As Nathan asked himself, “How can I reach my revenue goal for Draft?” it dawned on him that Intercom could help a lot, with very little work.
To sustain Draft I needed to make more money. Draft, if you haven’t heard of it, is an online text editor with version control and collaboration tools. I created it so people could improve their writing.
Draft has two revenue sources. There is a professional editing service inside Draft, and also a paid subscription. You can use a full featured Draft for free, but if you want to support it and keep out annoying adverts, then you can upgrade to a paid plan.
I set a 30 day revenue target that seemed simultaneously humble yet ambitious, given it was a new project. I hoped that paid subscriptions would help me hit that target. Things started out great: the very second I turned on the “Please Support Draft” button, someone upgraded. Yay! Next I sent an email out listing all the new recent features and that paid subscriptions were now available, and I got a nice bump in revenue. Midway through the month upgrades slowed down dramatically. I was in danger of missing my goal by some distance.
How can I …
One thing I’ve learned over and over is to never get wrapped up in “I can’t“. Instead, I force myself to ask, “How can I accomplish this?” Even if it takes me days or weeks, living and sleeping and working and reading and eating with that question in mind, good solutions eventually come to me. In this case it came to me via my text editor, Sublime Text.
I can use the full version of Sublime Text for free, but it gently reminds me with a popup window every so often to register my copy. I can’t believe how many times I’ve been forced to pay to register for a product’s premium features only to be sorely disappointed, and now I have to figure out how to get refunded.
What’s interesting about Sublime’s model is that it’s rarely used online. Sure, there’s projects that have fremium versions and they might even stick an ad in the sidebar to remind you to upgrade. But I don’t see anyone using a reminder message like Sublime does.
However, even with this insight I postponed doing anything, because I had way too many other things on my todo list and this seemed like a bit of work to set up.
Intercom is a tool I use to do customer communications and messaging. In a nutshell, Intercom makes it easy for users to message me and me to message them, either using email or in-app popups. It also allows me to easily segment customers, so I can see who is using what features and how often.
As I asked, “How can I possibly reach my revenue goal in time?” it dawned on me that I could use Intercom to accomplish this reminder window with very little work. In two minutes I can get data like this into Intercom:
I only want to remind people who are actively using Draft with this message, so I can filter down to the right people with the following filter. (Note screenshot edited)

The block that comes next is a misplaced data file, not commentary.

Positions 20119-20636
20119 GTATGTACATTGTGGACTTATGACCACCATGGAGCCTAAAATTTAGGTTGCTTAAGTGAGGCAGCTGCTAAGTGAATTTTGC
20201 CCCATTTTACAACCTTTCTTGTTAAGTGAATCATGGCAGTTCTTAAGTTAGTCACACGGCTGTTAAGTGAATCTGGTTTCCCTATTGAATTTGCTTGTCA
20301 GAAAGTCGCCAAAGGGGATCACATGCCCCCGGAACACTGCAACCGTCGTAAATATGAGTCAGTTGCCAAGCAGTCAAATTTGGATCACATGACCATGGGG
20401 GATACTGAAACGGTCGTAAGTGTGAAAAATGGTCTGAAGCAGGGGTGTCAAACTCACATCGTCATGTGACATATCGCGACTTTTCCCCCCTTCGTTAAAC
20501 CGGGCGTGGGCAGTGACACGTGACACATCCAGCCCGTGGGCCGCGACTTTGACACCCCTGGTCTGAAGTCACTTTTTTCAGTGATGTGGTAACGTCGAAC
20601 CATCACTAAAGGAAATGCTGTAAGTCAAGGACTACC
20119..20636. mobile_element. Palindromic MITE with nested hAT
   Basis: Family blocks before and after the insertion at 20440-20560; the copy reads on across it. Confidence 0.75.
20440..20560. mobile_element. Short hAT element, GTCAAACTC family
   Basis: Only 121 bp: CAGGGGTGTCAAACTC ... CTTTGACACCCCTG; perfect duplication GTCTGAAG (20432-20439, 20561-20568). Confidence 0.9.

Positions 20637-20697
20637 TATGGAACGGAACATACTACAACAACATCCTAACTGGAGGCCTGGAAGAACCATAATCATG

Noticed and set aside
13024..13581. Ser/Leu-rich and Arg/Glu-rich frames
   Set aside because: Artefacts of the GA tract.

Which created this rule
This was the in-app popup I sent:
And heres the Markdown behind it:
One other thing you might notice in this reminder window is it’s an Intercom conversation, so it’s a two way dialogue. This way I was able to include a question “If there’s a reason you won’t subscribe, I’d love to hear your feedback. You can reply to this message below.”
- Your potential customer will realize they don’t actually have an objection to buying today.
- You’ll hear real objections which you can test and solve immediately and potentially win a new customer.
- You’ll learn what features paying customers value so you know where to focus development.
What was the result?
I had a 200% increase in subscriptions the day I turned this popup on. I ended up meeting my goal 9 days early! And the increased rate has held steady.
I’ve had lots of friends ask about Intercom, and I keep telling them it feels like a Swiss Army knife. There’s lots useful ways you can use this messaging tool with the data it captures. For example, every few weeks I send a “New Release” email that generates a lot of activity. And I’ll use more in-app messages to indicate new features as I deploy them. I’m just scratching the surface of Intercom.
It’s also another reminder that asking How, instead of moaning I can’t, led to a great solution. You often end up realizing you have the resources already under your feet.
Why did this work?
I would tentatively attribute Nathan’s success to 3 components:
- Nathan’s initial email contained more than one update, which means the upgrade tone was fighting for attention alongside more interesting feature announcements. A common rule in marketing is Never try to sell two things at the same time. Important announcements are best done standalone so they can dominate the body & subject line of a mail.
- An email asking for an upgrade is likely to arrive out of time, out of context, when the product isn’t in use. Sublime Text show the pop-up when you try to use the product. Not the following evening when you’re archiving emails waiting for a train. Nathan’s in-app message was shown to the right users at the right time.
- Not all customers will be ready to buy the second your email drops. Nathan’s post is a great reminder that “Customers buy when they’re ready to buy, not when you’re ready to sell”. Some customers need a few reminders before they upgrade, some still need persuasion. This is why message schedules are useful.
Got a great use case?
If you’ve achieved success with an Intercom message and would like to share it on our blog, drop a mail to firstname.lastname@example.org and we’ll get talking.